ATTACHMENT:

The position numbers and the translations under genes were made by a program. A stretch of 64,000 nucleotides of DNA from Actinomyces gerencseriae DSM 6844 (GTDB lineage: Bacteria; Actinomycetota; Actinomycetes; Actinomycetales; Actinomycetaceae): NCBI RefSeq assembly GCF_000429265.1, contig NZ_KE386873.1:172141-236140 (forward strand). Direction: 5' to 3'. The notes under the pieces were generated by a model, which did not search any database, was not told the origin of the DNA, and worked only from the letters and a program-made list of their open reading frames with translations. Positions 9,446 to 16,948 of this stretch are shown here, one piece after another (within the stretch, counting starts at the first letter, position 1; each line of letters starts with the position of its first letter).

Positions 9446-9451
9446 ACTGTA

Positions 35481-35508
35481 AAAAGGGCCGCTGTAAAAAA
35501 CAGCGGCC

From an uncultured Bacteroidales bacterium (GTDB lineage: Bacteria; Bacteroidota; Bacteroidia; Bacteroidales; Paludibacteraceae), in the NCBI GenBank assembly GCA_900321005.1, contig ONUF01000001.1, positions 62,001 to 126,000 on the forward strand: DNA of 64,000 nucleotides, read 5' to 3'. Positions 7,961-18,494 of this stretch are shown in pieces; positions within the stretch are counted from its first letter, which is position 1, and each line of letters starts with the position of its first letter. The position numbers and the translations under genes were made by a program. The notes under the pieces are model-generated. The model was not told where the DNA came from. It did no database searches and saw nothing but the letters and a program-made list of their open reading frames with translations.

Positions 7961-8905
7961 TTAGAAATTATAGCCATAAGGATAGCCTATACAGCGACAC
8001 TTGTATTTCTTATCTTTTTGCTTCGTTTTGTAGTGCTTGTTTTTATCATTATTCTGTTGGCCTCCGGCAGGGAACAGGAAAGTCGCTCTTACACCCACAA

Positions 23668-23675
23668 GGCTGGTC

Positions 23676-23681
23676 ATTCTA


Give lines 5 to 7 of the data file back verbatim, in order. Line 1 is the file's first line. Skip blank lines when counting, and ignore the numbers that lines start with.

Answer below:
35481 AAAAGGGCCGCTGTAAAAAA
35501 CAGCGGCC

From an uncultured Bacteroidales bacterium (GTDB lineage: Bacteria; Bacteroidota; Bacteroidia; Bacteroidales; Paludibacteraceae), in the NCBI GenBank assembly GCA_900321005.1, contig ONUF01000001.1, positions 62,001 to 126,000 on the forward strand: DNA of 64,000 nucleotides, read 5' to 3'. Positions 7,961-18,494 of this stretch are shown in pieces; positions within the stretch are counted from its first letter, which is position 1, and each line of letters starts with the position of its first letter. The position numbers and the translations under genes were made by a program. The notes under the pieces are model-generated. The model was not told where the DNA came from. It did no database searches and saw nothing but the letters and a program-made list of their open reading frames with translations.